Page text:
; ;This article, drawing on data from an international survey – distributed in the summer of 2020 – explores the experiences and concerns of academic staff (n = 167) working in universities in Ireland and their perceptions of their institutions’ early response to the pandemic. Concerns related to transitioning to remote online working, impact on research productivity and culture, and work intensification, as intersected by enhanced managerialism, are ubiquitous to their accounts. As some respondents wrote of potential positive changes, particularly in the delivery of teaching, we conclude by suggesting potential avenues for building on successes in coping with the pandemic with some recommendations for mitigating some of the harms. 67Scopus© Citations 11
- PublicationCreating an Evidence-Based Digital Curation Curriculum for Ireland: Case Study at University College Dublin(Library Association of Ireland, 2016-10)
;Digital curation is an ongoing set of processes for selecting, preserving, archiving describing, and sharing born-digital and digitised resources, such as documents, data, photos, sound, and film. The importance of digital curation for identifying and preserving digital materials for the future is of increasing importance to cultural and commercial institutions. Although digital curation as a profession is still in its infancy, library and information professionals are increasingly tasked with meeting these demands. In this article, the authors briefly outline digital curation as a practice, discuss digital curation in the Irish context, and describe how University College Dublin's School of Information and Communication Studies new educational initiatives in digital curation are addressing these challenges. 612
- PublicationThe Culture of Paper, Information and Power: An Irish Example(Berghahn Books, 2009-03)The analysis of electronic versus paper documents, especially in the context of computer-supported cooperative work (CSCW), has often focused on affordances, issues of design and implementation and work practices. Issues of culture are often understated in such studies. Yet, like any object of material culture, the use of paper files, as well as an aversion to electronic information sharing, is conditioned by the cultural and political background of a society. This article will suggest that the persistence of paper files in a section of the Irish civil service during the 1990s had much to do with issues of accountability and a cult of expertise, in which papers files, as material objects, were deployed on behalf of claims of expertise and power. This intertwining of power, politics and information is a feature of Irish society, and the discourse of expertise and power is a theme that permeates many aspects of Irish culture.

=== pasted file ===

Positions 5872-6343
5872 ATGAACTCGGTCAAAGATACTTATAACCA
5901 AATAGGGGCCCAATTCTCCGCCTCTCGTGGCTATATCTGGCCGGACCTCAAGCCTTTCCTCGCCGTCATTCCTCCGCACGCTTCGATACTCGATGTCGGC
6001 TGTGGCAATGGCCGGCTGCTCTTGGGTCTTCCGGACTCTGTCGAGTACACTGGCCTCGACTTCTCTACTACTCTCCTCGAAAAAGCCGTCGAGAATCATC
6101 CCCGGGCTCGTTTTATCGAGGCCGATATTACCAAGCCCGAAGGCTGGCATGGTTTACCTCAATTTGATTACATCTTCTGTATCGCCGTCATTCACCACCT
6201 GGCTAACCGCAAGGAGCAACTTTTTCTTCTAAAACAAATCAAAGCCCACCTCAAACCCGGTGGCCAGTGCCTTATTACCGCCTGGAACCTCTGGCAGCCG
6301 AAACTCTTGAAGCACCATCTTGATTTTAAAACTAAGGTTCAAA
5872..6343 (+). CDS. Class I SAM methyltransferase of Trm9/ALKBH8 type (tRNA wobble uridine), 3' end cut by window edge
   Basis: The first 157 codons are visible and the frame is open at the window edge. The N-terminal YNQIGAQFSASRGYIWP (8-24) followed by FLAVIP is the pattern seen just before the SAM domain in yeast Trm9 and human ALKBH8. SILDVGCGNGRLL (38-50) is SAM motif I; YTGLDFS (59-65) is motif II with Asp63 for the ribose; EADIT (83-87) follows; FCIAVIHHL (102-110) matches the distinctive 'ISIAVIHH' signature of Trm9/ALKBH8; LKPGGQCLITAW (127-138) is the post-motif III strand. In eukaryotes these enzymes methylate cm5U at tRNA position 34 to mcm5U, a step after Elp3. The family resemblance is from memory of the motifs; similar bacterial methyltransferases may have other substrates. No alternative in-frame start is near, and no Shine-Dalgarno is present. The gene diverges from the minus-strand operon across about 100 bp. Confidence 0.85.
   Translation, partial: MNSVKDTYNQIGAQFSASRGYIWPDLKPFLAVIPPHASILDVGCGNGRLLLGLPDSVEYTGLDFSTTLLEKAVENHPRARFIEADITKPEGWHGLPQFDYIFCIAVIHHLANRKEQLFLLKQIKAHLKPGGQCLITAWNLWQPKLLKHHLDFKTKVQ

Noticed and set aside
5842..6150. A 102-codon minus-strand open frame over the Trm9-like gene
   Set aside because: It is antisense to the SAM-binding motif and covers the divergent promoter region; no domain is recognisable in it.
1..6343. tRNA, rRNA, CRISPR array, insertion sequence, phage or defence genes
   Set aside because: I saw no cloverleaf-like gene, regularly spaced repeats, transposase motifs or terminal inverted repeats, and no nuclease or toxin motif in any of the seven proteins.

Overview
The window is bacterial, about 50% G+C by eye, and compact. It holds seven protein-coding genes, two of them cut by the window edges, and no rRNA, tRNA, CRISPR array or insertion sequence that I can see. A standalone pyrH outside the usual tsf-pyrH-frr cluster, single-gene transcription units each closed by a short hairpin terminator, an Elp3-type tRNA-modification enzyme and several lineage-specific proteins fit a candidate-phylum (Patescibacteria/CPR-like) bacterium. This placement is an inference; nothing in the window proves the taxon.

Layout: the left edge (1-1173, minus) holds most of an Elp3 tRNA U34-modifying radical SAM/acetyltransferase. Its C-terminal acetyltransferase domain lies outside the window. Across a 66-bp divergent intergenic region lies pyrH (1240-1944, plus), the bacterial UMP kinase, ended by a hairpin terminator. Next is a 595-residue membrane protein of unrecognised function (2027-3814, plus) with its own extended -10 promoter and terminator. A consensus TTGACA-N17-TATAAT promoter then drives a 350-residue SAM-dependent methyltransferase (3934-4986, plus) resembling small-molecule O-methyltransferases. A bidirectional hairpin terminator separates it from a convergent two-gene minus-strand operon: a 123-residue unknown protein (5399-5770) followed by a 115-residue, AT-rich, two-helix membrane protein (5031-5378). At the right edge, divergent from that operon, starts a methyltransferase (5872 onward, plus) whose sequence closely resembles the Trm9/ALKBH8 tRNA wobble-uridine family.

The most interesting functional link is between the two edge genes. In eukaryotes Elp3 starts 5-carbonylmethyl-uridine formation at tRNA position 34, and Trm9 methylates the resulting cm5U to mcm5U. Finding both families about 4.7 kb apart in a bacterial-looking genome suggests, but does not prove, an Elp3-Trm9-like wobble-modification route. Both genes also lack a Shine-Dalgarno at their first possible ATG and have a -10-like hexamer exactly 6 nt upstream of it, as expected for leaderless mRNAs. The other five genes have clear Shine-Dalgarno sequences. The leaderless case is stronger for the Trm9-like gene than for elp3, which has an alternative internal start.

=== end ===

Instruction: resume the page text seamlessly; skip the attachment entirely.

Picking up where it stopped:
- PublicationDesigning a Digital Research Accelerator Programme for the Social Sciences at UCD: Preliminary results of a faculty-library collaboration(Routledge, 2020-05-13)
; ; ; ;Alongside calls in the literature for research skills development for undergraduates, University College Dublin’s College of Social Sciences and Law (CoSSL) has identified a need for research skills education for its new Bachelor of Social Sciences programme. In collaboration, academics and the library have created a new course, the Social Sciences Research Accelerator, designed to provide foundational learning of research skills for students transitioning to conduct research projects in their final year. Preliminary testing of the course, which included a small user-testing group of undergraduates who engaged with course activities and then completed a survey evaluation, has been positive. This paper details the partnership between academics and library staff toward a common scholarship goal, including the creation of learning materials, early testing of content, and future work. 309
- PublicationA dialectical approach to information retrieval(Emerald, 2007)